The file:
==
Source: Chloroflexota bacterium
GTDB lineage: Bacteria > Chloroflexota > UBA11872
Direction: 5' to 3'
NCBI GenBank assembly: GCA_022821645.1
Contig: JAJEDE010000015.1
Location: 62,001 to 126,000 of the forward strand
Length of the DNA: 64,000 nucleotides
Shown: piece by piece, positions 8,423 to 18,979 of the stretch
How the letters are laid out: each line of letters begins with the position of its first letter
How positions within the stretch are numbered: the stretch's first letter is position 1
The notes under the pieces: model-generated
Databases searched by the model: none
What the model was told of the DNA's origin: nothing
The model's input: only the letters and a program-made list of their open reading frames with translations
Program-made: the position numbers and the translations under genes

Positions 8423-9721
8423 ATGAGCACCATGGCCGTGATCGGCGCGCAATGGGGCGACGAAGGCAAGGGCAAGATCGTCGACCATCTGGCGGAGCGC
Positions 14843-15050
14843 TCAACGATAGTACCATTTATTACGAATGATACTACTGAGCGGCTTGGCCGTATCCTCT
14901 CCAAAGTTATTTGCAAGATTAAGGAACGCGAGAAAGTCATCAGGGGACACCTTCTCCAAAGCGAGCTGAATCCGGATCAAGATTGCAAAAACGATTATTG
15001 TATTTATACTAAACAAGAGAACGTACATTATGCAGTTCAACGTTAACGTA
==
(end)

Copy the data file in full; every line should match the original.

Source: Chloroflexota bacterium
GTDB lineage: Bacteria > Chloroflexota > UBA11872
Direction: 5' to 3'
NCBI GenBank assembly: GCA_022821645.1
Contig: JAJEDE010000015.1
Location: 62,001 to 126,000 of the forward strand
Length of the DNA: 64,000 nucleotides
Shown: piece by piece, positions 8,423 to 18,979 of the stretch
How the letters are laid out: each line of letters begins with the position of its first letter
How positions within the stretch are numbered: the stretch's first letter is position 1
The notes under the pieces: model-generated
Databases searched by the model: none
What the model was told of the DNA's origin: nothing
The model's input: only the letters and a program-made list of their open reading frames with translations
Program-made: the position numbers and the translations under genes

Positions 8423-9721
8423 ATGAGCACCATGGCCGTGATCGGCGCGCAATGGGGCGACGAAGGCAAGGGCAAGATCGTCGACCATCTGGCGGAGCGC
Positions 14843-15050
14843 TCAACGATAGTACCATTTATTACGAATGATACTACTGAGCGGCTTGGCCGTATCCTCT
14901 CCAAAGTTATTTGCAAGATTAAGGAACGCGAGAAAGTCATCAGGGGACACCTTCTCCAAAGCGAGCTGAATCCGGATCAAGATTGCAAAAACGATTATTG
15001 TATTTATACTAAACAAGAGAACGTACATTATGCAGTTCAACGTTAACGTA